Hands-on bog tours and alfresco dinners offer visitors a new appreciation for the local harvest.By Maria Allen | Photography by Jack Foley And Jenna DiMaggio
At 4:45 p.m. on a crisp October evening, adventure-seeking foodies have gathered in the courtyard outside Mirbeau Inn and Spa in Plymouth prepared to embark on the ultimate farm-to-fork dining experience. Boarding a pair of passenger vans, the group is transported to a nearby cranberry bog where they’re greeted with glasses of wine, passed hors d’oeuvres and numerous pairs of high-waisted waders.
In addition to serving exquisite cuisine at The Bistro and Wine Bar, the culinary team at Mirbeau Inn and Spa has become known for crafting spectacular alfresco dinners in out-of-the-way places most recently beside the bogs at Mayflower Cranberries in Plympton. Scheduled to coincide with the peak of the harvest season, the cranberry dinners include a hands-on lesson about cranberry growing led by farm owner Jeff LaFleur. Guests are then treated to an elegantly plated meal featuring cranberries and other seasonal ingredients.
LaFleur and his wife, Kim, purchased their 112-acre farm in 2009. The property has just under 24 acres of active cranberry bogs and some of the berries grow on vines that were planted over 120 years ago. Part of Ocean Spray’s grower-owned cooperative, Mayflower Cranberries sends the majority of its crop to be made into dried craisins and other products. But as the general public has become increasingly interested in locally sourced products and getting to know the people who produce food, farms like Mayflower Cranberries have branched into the agritourism business as well.
“The bog dinners were a natural extension of what we already do,” says LaFleur, who also offers a wildly popular “Be the Grower” experience that sells out months in advance. “Being able to share what we do with the public is very rewarding.”
Most people who visit the farm have never stepped foot in a flooded cranberry bog before. In fact, for some, it’s the first time they’ve seen a cranberry bog outside of an Ocean Spray commercial. For many, bog tours are a fun activity to cross off the “bucket list.” LaFleur also runs an “Adopt a Bog” program, which operates similar to a Community Supported Agriculture (CSA) program and allows people to rent a plot for the season and dry-harvest their own fresh cranberries using wooden scoops and an antique cranberry separator.
Cranberries are native to New England. They were used by Native Americans in various foods and medicines and have been cultivated in Plymouth County for hundreds of years. Harvesting was first done by hand or with a wooden scoop. Today, 90 percent of cranberries are harvested using a more efficient, wet-harvest technique. Contrary to popular belief, the cranberries do not actually grow in water; the bogs are flooded at harvest time to help remove the fruit from the vines. Rotating water reels dislodge the berries, which float to the surface. The berries are then rounded up using long floating booms and collected to be sent to processing facilities.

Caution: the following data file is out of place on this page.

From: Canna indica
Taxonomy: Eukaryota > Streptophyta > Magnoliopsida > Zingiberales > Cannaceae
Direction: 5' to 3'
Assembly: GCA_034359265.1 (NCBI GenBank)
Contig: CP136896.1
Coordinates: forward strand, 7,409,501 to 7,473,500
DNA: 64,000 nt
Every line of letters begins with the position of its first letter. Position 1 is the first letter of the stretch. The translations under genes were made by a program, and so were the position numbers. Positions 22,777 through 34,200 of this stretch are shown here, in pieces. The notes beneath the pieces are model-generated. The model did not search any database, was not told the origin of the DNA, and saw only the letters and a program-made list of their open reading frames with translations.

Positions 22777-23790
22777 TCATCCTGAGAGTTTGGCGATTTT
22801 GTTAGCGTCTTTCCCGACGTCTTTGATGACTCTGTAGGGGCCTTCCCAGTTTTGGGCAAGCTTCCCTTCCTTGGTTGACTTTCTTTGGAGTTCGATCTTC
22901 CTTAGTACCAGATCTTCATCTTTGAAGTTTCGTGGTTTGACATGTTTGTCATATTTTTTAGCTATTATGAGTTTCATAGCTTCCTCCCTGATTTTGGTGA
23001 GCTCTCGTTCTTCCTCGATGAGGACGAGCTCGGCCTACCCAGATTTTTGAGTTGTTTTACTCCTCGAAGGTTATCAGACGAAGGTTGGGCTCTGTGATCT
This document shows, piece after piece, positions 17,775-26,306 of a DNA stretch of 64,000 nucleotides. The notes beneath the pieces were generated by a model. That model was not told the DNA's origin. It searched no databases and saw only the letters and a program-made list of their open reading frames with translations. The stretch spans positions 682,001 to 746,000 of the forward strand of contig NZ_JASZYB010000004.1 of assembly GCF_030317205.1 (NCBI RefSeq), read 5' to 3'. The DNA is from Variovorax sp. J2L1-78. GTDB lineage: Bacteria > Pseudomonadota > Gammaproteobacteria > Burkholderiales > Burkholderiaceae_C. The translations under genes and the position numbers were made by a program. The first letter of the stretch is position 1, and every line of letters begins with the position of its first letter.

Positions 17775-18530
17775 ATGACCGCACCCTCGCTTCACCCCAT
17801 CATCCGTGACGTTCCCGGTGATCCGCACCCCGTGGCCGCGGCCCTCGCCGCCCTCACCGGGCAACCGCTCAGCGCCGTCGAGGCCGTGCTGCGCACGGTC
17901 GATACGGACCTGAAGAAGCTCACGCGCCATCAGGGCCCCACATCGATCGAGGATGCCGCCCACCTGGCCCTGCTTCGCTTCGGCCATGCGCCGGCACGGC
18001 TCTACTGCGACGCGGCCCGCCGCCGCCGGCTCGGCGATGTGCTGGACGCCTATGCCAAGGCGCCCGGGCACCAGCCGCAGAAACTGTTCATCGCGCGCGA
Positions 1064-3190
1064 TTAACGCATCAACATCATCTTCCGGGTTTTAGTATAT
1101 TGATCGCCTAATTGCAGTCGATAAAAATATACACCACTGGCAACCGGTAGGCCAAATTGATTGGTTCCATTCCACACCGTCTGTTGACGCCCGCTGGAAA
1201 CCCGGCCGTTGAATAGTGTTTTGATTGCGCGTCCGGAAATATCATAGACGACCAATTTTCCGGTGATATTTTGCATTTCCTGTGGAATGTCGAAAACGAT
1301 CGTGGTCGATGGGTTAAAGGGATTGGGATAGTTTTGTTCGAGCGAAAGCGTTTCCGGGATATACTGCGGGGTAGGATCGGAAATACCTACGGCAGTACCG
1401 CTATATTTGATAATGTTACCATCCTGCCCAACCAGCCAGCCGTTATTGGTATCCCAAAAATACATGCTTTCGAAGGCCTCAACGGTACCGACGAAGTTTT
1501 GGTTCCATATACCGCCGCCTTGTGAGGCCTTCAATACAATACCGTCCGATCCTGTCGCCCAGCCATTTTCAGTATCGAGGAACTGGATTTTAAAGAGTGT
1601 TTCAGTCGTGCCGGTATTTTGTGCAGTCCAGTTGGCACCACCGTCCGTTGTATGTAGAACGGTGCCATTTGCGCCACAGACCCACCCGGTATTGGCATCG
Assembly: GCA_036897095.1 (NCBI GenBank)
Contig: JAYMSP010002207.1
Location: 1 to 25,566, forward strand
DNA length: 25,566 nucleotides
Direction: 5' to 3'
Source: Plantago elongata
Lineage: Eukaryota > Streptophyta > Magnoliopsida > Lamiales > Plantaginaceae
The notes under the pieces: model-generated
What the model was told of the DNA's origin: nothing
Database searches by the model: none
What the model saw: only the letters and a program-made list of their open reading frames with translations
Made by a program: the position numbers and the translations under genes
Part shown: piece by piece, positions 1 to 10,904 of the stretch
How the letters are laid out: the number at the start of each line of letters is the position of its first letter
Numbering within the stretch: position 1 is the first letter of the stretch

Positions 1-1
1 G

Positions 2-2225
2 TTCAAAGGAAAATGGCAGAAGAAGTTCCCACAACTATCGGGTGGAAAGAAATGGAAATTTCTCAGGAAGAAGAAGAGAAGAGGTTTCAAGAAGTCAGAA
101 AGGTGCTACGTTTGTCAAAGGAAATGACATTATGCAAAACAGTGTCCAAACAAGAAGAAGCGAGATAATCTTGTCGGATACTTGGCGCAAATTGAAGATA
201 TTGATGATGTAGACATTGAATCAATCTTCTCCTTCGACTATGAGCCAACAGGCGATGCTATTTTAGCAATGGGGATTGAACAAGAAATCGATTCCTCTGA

On this occasion, however, dinner guests are given a unique opportunity to enjoy cocktail hour surrounded by a sea of floating cranberries. LaFleur and his 14-year-old son, Cameron, escort participants into the flooded bog and answer their questions. Kicking off my shoes, I step gingerly into a pair of tall waders and join my cranberry cohorts. With every step, I can feel my boots sink into the spongy layer of vines at the bottom of the bog. Tiny berries bob up and down all around me. LaFleur explains how air pockets inside the berries cause the fruit to float and he instructs everyone how to gently sweep the berries across the water using a snow pusher.
After the cranberry lesson if over, we take a seat at a long farm table and dinner is served family-style beneath strings of twinkling white lights. The hearty harvest menu includes an assortment of dishes, like sous vide short ribs with cranberries, roasted brussel sprouts with bacon and cranberries, and pumpkin gnocchi with dried cranberries, hazelnuts, crispy sage and pancetta. There’s also a harvest salad featuring local greens, candied pumpkin seeds, house-dried cranberries and cranberry vinaigrette, not to mention dessert, which includes cranberry cheesecake and cranberry sorbet push-pops.
The air is crisp and cool, but as the wine flows, nobody seems to notice. As the sun sets behind the treeline, the entire scene in cloaked in a romantic, golden glow. At the end of the night, everyone leaves with a container of fresh cranberries and a memory to last a lifetime.
For more information on Mirbeau Inn and Spa’s cranberry bog adventures or oyster dinner excursions, visit plymouth.mirbeau.com. To learn more about Mayflower Cranberries, visit mayflowercranberries.com.